Fabric Science: Focus on Fibers - Cotton

This is the next one in my Fabric Science series.

The first two are here -

Fabric Science: Bolting the Fabric

Fabric Science: Types of Fabrics

DSC_0358 sm adjusted.jpg

As quilters, we are told by anyone who knows anything that we should use “100% cotton”.

But why?

What’s so great about cotton?

Last time I talked about wovens, knitted and nonwoven fabrics. Today’s lesson is going to be on types of FIBERS that are used to make up those fabrics that I mentioned last time.

There are two main categories of fibers - natural and manmade.

While there are several, if not many, in each of these categories, the first one I want to address is the natural fiber category.

DSC_0354cr.jpg

The “big 4” of the natural fibers are cotton, flax - from which we get linen, silk and wool.

Today’s focus is on cotton.

Why?

Well, these are what make cotton so good for quilters - exactly why is that?

First of all, you may have heard of “long staple” or “short staple” cotton. That just means the length of the fiber itself. The length of the fiber itself depends on the type of cotton grown. Long is better than short because a longer staple fiber is stronger, has a more luster (sheen), and has a silkier hand (feel) to it than a short staple cotton.

Cotton is grown around the world and because it is a plant - is subject to the whims of weather. This can cause a supply shortage or surplus, which directly influences the price. A few years ago we saw the price of quilting cotton or cotton goods in general go up dramatically as we heard about weather issues in the part of the world where most cotton is grown.

Most cotton is produced in China, India, the USA, Pakistan, Brazil, Uzbekistan, Austrlia, Turkey and parts of Africa (like Egypt). Most of the cotton grown in the USA is short staple cotton.

According to my text, only 1% of the cotton grown worldwide is grown organically. I really don’t want this series to get sidetracked into that area, though. It is a growing area of modern cotton growing industry.

So how long is a long fiber? The fibers are generally between 1/2” and 2 1/2” long. Most of what is used is about 1 1/2” in length. The longer fiber is better because it is stronger and looks nicer - has a nicer sheen and a nicer feel once made into fabric. Extra long fibers start at 1 3/4” in length.

Here’a a video showing what long staple cotton is:

Cotton has many characteristics - let me mention them here - (taken from Fabric Science, pg. 37)

  • Cotton fiber is strong and resists abrasion

  • Cotton fibers are hydrophilic which means it can absorb water easily and when it dries it helps you feel cooler.

  • It can be both washed or dry cleaned - so it isn’t a “picky” or hard to launder fiber.

  • It doesn’t pill (form little balls of fibers on the outside of the fabric).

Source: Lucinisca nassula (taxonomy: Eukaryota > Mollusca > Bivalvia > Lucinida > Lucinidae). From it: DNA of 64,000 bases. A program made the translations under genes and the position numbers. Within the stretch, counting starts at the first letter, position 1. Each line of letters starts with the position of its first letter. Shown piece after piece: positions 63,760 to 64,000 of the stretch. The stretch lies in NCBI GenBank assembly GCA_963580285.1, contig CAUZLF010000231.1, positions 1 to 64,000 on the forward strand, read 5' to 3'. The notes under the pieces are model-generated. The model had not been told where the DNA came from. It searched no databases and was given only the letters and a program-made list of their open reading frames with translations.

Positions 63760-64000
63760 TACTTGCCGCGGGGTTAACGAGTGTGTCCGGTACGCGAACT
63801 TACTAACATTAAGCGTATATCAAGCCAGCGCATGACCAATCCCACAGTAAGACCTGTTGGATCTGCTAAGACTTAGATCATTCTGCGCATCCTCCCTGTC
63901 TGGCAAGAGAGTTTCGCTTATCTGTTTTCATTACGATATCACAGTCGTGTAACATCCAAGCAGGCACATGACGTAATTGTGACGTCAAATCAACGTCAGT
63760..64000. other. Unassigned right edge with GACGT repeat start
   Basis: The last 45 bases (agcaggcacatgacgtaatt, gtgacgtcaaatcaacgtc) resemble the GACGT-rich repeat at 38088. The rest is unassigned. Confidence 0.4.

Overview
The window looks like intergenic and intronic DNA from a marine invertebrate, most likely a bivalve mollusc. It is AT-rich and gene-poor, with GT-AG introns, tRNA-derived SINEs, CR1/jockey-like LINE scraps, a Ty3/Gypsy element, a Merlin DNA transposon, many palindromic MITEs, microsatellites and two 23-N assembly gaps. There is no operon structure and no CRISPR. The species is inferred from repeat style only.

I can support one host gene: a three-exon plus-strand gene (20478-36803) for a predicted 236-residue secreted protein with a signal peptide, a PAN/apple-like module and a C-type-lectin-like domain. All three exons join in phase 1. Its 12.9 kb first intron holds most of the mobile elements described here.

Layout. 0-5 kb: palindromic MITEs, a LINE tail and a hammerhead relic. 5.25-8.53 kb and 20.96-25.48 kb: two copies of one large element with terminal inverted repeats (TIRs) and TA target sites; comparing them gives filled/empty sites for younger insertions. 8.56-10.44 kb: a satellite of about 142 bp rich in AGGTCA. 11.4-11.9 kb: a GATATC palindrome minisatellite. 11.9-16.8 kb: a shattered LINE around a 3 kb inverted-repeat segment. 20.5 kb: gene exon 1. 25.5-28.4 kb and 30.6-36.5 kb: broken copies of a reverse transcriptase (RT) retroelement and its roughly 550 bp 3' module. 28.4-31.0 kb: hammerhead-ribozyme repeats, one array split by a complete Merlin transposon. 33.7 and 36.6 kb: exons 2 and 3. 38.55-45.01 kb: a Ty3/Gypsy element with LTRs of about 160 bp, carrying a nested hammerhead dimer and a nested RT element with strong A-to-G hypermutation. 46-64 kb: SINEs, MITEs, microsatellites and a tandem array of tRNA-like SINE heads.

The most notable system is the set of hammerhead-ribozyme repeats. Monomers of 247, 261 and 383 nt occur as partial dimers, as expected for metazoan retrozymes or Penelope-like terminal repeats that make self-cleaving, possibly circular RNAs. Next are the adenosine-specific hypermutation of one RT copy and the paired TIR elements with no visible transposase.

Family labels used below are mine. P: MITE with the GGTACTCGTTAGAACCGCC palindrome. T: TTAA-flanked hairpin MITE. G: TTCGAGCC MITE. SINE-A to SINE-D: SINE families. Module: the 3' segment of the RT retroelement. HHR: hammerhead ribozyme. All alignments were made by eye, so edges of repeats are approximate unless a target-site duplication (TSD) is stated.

• It drapes fairly well - meaning it isn’t stiff (like flax/linen).

  • It feels soft and is is relatively inexpensive as fibers go.

  • It lacks a lost of luster (sheen), and isn’t elastic. (For quilting purposes, this is just fine but for clothing, not as comfortable.)

  • It also can get silverfish and be attacked by mildew.

  • It can be weakened by the finishing processes put on fabrics/goods.

A few interesting things to note - before the Industrial Revolution (late 1700s) cotton wasn’t used very much in the USA because the short length of fibers made it hard to hand card (similar to combing to get out the seeds) and spin into fibers - so wool, flax (linen) and hemp (jute/burlap) were the fibers usually used by the colonists as they are longer.

I’ve also noticed when visiting one of the Renaissance type fairs that I’ve seen here in Poland at castles, that the fabric they they sell for reenactments is very coarse and thick. I suspect they are mostly linen/wool.

In the USA, most cotton is actually grown in California, TX and New Mexico.

I did find a nice You Tube video showing from cotton boll to a bale of fiber. Check it out here!

DSC_0360.JPG

When my sis and I went on our “Epic Buying Trip” last fall, we drove past some cotton fields. I asked my brother in law to stop and we got some pictures of the plants up close.

I will keep this series focused on quilting cotton. While at times we may wander off into a field that seems a bit far from the main topic at hand, I will do my best to reign it in back to where I’m going - quilting cottons and what makes a good fabric/poor quality fabric as well as various stages and steps in the production of the cotton yardage that lands in your local stores.

DSC_0362.JPG

I know this is far from complete - and I may add to it later, but I think it’s enough of an introduction to this amazing fiber we all use and love - COTTON!


I want to stop here and mention that while I do use cotton primarily, I also have used poly/cotton, cotton mixed with linen and cotton with a little spandex type of product to give it a little elasticity - in my upcycled projects mainly.

My mom did clean out her fabric a while ago and I brought it back to Poland with me a few pieces at a time and I’ve used most of it up - and a lot of it was poly/cotton.

I have noticed that when using a cotton/linen blend, the fabric is thicker and harder to use in small pieces. If I do want to use it, I try not to use them in very small pieces like 2.5” or smaller half square triangles, for instance.

Until next time with the Fabric Science series!

Have a great day day wherever you are reading this!


Be sure to check out what my sis has for you in the store!



Becky Petersen2 Comments